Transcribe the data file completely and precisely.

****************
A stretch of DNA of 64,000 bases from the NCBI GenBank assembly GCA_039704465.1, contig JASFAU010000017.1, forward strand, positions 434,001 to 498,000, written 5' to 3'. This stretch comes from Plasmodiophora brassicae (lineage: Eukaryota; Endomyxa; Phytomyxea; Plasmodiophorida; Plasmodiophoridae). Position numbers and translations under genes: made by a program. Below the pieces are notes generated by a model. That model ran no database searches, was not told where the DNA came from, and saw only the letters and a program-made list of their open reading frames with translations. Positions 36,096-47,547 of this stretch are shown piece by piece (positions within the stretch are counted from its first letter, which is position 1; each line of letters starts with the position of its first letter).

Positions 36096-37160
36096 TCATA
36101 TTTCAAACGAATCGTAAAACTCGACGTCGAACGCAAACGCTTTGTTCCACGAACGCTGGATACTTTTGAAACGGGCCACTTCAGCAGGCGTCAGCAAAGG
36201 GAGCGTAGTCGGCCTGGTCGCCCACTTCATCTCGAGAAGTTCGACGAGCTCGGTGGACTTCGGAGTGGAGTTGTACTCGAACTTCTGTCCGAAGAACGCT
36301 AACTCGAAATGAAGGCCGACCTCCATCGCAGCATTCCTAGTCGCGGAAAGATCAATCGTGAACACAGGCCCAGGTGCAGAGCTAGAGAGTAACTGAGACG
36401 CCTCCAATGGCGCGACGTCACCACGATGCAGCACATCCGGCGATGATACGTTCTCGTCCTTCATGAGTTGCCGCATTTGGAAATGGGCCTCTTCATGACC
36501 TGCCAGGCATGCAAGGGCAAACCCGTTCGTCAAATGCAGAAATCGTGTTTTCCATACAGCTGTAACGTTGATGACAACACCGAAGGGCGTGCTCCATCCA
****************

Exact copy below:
A stretch of DNA of 64,000 bases from the NCBI GenBank assembly GCA_039704465.1, contig JASFAU010000017.1, forward strand, positions 434,001 to 498,000, written 5' to 3'. This stretch comes from Plasmodiophora brassicae (lineage: Eukaryota; Endomyxa; Phytomyxea; Plasmodiophorida; Plasmodiophoridae). Position numbers and translations under genes: made by a program. Below the pieces are notes generated by a model. That model ran no database searches, was not told where the DNA came from, and saw only the letters and a program-made list of their open reading frames with translations. Positions 36,096-47,547 of this stretch are shown piece by piece (positions within the stretch are counted from its first letter, which is position 1; each line of letters starts with the position of its first letter).

Positions 36096-37160
36096 TCATA
36101 TTTCAAACGAATCGTAAAACTCGACGTCGAACGCAAACGCTTTGTTCCACGAACGCTGGATACTTTTGAAACGGGCCACTTCAGCAGGCGTCAGCAAAGG
36201 GAGCGTAGTCGGCCTGGTCGCCCACTTCATCTCGAGAAGTTCGACGAGCTCGGTGGACTTCGGAGTGGAGTTGTACTCGAACTTCTGTCCGAAGAACGCT
36301 AACTCGAAATGAAGGCCGACCTCCATCGCAGCATTCCTAGTCGCGGAAAGATCAATCGTGAACACAGGCCCAGGTGCAGAGCTAGAGAGTAACTGAGACG
36401 CCTCCAATGGCGCGACGTCACCACGATGCAGCACATCCGGCGATGATACGTTCTCGTCCTTCATGAGTTGCCGCATTTGGAAATGGGCCTCTTCATGACC
36501 TGCCAGGCATGCAAGGGCAAACCCGTTCGTCAAATGCAGAAATCGTGTTTTCCATACAGCTGTAACGTTGATGACAACACCGAAGGGCGTGCTCCATCCA